The indicia of this book calls it "Assault on New Olympus Prologue" #1, but it may have been better served -- for continuity nuts -- to be called "Incredible Hercules" #137 1/2. The story and action pick right up from the most recent issue of "Incredible Hercules." Unfortunately for Spider-Man, that continuation of story includes a major mistake and a massive misunderstanding. It also leads to Hercules delivering the line, "And shut it!" to his long-forgotten wife, Hebe.
Pak and Van Lente are masters of the recap page, and this issue is no exception. The #1 on the cover is sure to draw in a fan or two, just as the cover image of Hercules and Spider-Man is certain to coax an unsuspecting reader to take a peek inside. Once in those potential readers' hands, this issue is certain to win them over with the irreverent recap of what's come before. Even my lovely wife, who is more likely to view motion comics than read the floppies, got a chuckle from this page. Jump in here and the rest of the issue swims along nicely.
Rodney Buchemi carries over his enjoyable artwork from the regular "Hercules" series. As I mentioned in a previous review, Buchemi's art reminds me of Andrea DiVito's work on "The Thing." As DiVito's time there was a thematic descendant of "Marvel Two-in-One," this issue bears a direct correlation to the fan-favorite "Marvel Team-Up" stories of yesteryear. Buchemi's art is pitch perfect for this tale of a misunderstanding between everyone's favorite Friendly Neighborhood Wallcrawler and the Prince of Power.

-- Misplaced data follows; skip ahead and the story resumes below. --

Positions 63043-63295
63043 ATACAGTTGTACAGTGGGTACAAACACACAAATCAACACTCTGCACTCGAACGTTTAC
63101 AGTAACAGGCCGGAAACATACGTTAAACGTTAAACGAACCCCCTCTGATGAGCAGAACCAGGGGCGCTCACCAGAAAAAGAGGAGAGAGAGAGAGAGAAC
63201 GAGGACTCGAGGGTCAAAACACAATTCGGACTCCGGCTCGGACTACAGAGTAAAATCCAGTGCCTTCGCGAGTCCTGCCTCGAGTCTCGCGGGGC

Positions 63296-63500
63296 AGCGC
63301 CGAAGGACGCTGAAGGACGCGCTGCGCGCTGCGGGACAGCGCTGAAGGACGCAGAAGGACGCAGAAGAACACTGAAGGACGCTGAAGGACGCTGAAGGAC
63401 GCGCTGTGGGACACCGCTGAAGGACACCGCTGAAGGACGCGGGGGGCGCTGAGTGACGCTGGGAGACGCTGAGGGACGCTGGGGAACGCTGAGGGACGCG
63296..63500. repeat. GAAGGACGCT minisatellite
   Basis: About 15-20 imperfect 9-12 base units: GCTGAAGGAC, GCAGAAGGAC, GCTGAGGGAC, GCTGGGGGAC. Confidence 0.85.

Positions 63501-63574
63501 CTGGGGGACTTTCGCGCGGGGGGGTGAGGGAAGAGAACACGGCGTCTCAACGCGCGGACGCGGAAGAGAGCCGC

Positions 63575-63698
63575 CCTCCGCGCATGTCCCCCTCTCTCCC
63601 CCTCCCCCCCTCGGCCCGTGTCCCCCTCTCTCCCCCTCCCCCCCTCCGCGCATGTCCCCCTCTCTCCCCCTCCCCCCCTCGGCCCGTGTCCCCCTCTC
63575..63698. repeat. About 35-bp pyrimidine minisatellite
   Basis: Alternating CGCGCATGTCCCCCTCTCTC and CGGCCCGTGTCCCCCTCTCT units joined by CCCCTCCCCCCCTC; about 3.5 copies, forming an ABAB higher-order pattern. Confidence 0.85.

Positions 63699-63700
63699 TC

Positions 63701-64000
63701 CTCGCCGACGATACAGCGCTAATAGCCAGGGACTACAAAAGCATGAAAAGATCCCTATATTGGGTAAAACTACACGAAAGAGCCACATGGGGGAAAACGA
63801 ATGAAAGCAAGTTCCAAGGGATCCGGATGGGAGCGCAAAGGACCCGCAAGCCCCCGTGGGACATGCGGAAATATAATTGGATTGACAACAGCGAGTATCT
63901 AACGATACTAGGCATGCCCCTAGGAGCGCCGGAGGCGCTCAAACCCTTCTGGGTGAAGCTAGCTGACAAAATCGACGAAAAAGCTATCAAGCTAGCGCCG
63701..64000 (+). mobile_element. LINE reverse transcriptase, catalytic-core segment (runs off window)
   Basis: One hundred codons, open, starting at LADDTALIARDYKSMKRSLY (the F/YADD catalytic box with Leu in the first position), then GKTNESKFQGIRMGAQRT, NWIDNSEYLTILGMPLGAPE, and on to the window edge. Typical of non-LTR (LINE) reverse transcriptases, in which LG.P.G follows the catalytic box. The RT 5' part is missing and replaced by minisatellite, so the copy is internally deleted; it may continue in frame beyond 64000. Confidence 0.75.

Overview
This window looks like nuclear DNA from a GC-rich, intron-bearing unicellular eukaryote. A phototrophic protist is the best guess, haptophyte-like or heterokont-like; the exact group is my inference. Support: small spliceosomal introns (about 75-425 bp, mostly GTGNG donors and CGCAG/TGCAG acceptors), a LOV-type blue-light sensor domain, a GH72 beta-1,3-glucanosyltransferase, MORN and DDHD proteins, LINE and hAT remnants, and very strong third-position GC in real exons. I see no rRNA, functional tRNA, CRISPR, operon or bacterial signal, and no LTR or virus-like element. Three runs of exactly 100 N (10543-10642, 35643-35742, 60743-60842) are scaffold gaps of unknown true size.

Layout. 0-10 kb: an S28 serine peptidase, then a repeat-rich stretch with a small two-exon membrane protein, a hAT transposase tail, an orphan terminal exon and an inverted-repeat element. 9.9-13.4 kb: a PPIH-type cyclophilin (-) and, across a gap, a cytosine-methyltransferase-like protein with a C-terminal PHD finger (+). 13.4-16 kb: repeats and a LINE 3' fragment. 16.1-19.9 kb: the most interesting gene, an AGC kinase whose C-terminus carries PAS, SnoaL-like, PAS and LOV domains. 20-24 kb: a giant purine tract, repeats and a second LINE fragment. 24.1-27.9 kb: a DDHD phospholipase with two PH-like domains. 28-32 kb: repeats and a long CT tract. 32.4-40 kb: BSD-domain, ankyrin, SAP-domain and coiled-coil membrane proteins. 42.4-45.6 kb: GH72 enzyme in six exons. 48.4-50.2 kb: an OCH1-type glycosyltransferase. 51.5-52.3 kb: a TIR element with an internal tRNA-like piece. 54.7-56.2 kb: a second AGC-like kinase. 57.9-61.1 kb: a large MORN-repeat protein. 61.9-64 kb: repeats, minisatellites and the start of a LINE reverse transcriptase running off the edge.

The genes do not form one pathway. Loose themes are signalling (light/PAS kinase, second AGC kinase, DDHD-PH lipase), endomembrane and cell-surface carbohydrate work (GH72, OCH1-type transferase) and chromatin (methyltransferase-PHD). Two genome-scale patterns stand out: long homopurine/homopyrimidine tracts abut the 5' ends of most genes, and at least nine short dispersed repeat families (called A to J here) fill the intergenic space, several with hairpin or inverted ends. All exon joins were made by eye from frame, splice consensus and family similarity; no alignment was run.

The next issue of "Incredible Hercules" seems primed to be the issue where things really start happening. That's not to say nothing happens in this issue -- quite the contrary. Next issue, however, is primed to take the action to a higher level as Avengers join the fray. The gods who fled Olympus following Zeus' demise are primed to battle as Hercules leads a group of Avengers into battle to strike against Hera and her nefarious plot. Hera, by the way, has an agreement -- and an interesting twist to that agreement -- with Norman Osborn. While this story may not be flying the "Dark Reign" banner, there is no mistaking that "Dark Reign" has soaked into the entire Marvel Universe.
An added bonus in this issue -- and if you ask me, a proper justification for the $3.99 price tag Marvel has been pimping for too long -- is a back-up tale featuring the Agents of Atlas. Spinning out of their adventures in "X-Men vs. Agents of Atlas," Jimmy Woo and his pals have found Venus, just as she is summoning Phorcys. This story sets the Agents on a path certain to intersect with Hercules' own. Parker and Hardman (along with Breitweiser and the incomparable Tom Orzechowski) bring an Agents story every bit as fantastic as fans have come to expect from the now-classic, no-longer-published "Agents of Atlas" series.
With the Agents set to be a regular backup in "Incredible Hercules" this book is well worth looking into, buying, and enjoying thoroughly. Hercules has consistently presented enjoyable reads equivalent to the kind you once purchased comics in hopes of reading. "Agents of Atlas" has been a critically acclaimed title in its own right. Now, it's like peanut butter and chocolate.